REFERENCES:

De Pastino, Blake,
2015 Utah Cave Full of Children's Moccasins Sheds Light on Little-Known Ancient Culture, http://westerndigs.org/utah-cave-full-of-childrens-moccasins-sheds-light-on-little-known-ancient-culture/

https://www.nps.gov/care/learn/historyculture/fremont.htm

https://www.sciencedaily.com/releases/2008/07/080715104932.htm

Saturday, July 29, 2017

WHY I AM SKEPTICAL ABOUT A RUSSIAN CIRCLE OF HOLES BEING AN ANCIENT SUNDIAL:


 Russian stone circle purported to
be a sundial/moondial.

LiveScience article by Stephanie Pappas, dated October 15, 2014, announced the discovery of a combination Sundial/Moondial carved into a rock found in 1991 near Rostov, Russia. It has been provisionally dated to the Bronze Age. Found in the grave of a man who died in his 50s it is marked with round holes arranged in a circle.

"The slab is marked with round divots arranged in a circle, and an astronomical analysis suggests that these markings coincide with heavenly events, including sunrises and moonrises." (Pappas 2014) The astronomical analysis was done by researcher Larisa Vodolazhskaya of the Archaeoastronimical Research Center at Russia's Southern Federal University.
Pappas's article describes this discovery in light of a similar one found in the Ukraine, but unfortunately the descriptions are somewhat confused an which discovery fits which description is pretty difficult to determine. Perhaps they were assumed to be similar.

The circle of holes is described as being 0.9' (feet) in diameter. Once the researchers had decided that it marked sunrise/moonrise alignments they approached it as if it were a piece of astronomical equipment that could be used to predict events, or even carry out "research." (Seeker 2014)

As I listed in the headline for this posting I am very skeptical about these conclusions for a number of reasons. First; there is no information provided about how the original position of the rock slab was determined. Without such data it would not be possible to determine any alignments at all.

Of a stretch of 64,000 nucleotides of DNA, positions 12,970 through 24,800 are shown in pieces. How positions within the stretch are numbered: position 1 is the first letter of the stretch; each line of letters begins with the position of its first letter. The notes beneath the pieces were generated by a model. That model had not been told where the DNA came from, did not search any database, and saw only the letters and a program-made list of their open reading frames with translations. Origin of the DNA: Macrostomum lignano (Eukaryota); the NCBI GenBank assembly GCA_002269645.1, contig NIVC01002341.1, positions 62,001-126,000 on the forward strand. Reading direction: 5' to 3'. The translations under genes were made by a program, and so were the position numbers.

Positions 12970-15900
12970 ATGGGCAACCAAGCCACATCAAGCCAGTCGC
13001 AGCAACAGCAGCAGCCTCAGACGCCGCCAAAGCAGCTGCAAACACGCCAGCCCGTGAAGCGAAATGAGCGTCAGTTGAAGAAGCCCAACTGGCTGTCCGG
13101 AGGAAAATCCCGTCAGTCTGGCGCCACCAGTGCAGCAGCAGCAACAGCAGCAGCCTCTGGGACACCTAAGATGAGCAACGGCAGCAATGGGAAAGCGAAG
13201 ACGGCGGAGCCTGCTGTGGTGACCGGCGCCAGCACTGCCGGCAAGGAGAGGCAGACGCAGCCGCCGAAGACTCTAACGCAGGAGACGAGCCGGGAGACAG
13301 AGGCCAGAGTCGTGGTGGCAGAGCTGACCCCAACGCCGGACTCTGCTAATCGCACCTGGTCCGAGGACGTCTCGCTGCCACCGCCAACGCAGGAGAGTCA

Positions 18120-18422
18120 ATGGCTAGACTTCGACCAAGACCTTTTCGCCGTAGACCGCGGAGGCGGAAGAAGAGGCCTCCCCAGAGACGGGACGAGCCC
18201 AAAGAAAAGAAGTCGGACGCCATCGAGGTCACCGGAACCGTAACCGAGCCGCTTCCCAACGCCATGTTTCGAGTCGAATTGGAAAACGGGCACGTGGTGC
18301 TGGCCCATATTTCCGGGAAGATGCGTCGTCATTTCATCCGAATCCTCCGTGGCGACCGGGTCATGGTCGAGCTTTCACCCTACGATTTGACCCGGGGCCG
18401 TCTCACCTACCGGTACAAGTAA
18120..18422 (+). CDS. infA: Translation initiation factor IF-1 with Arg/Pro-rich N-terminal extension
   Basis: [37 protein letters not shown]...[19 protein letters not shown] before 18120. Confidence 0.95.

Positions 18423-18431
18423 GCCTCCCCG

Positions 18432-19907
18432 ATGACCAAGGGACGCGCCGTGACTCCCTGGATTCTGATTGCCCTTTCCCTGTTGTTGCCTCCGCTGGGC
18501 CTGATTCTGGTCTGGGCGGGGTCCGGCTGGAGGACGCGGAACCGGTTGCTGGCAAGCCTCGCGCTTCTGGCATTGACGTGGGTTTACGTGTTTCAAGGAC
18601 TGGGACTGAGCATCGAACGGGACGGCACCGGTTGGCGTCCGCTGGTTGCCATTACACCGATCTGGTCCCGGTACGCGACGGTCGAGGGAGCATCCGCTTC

Second; the holes are anything but precise, they are not the same size or even perfect circles. Were they assuming the sight line runs from an edge of each dot, or the center of each dot, or from this edge to that center? If it were an edge the holes would have to be exactly the same to make alignments reliable.
Third; the diameter of the arrangement was given as about 9/10 of a foot. This small diameter means that there is much too short a sight-line to determine such precise data.
Fourth; the holes do not make a circle but are more oval in arrangement. Again, a considerable lack of precision makes any reliable results doubtful. These reasons illustrate why I am so skeptical about the circles of dots being useful as astronomical equipment.

So what could it have been used for? I am much more comfortable considering it to be a game or counting board for a number of reasons. Any game that involved moving markers could have been played and my criticisms such as size and shapes of holes, small diameter, and oval outline would not affect a game at all. Indeed, the small diameter would make it easier to use as a game board. And for counting, the user could move a pebble from hole to hole to indicate numbers of whatever is considered significant. So until better information comes along, I am in the thumbs-down column as to this discovery representing significant astronomical knowledge by these ancient people.


REFERENCES:

http://www.seeker.com/mysterious-slab-in-russia-may-be-a-sundial-1769195077.html

Pappas, Stephanie,
2014 Illuminating! Ancient Slab May Be Sundial-Moondial, LiveScience.

FIRST PALEOLITHIC ROCK ART IN GERMANY: ENGRAVINGS ON HUNSRUCK SLATE.



Paleolithic slate engravings,
Hunsruck, Germany.
Public domain.

A recent paper on thefreelibrary.com reported the discovery of the first large-scale paleolithic art in Germany. Originally discovered in 2010, the engravings were found on a rock face in the mountainous Hunsruck area.
The engraving shows a group of three horses and one other unidentified animal deeply carved into the surface of a large slate boulder.


Close-up of Paleolithic slate
engravings, Hunsruck,
Germany. Public domain.

A number of experts, including Paul Bahn in 2013, have authenticated the find and attribute it to the paleolithic period. Other examples of open-air paleolithic art have also been attributed in France and Spain, but this is Germany's lone example so far.


Drawing of the Paleolithic slate
engravings, Hunsruck,
Germany. Public domain.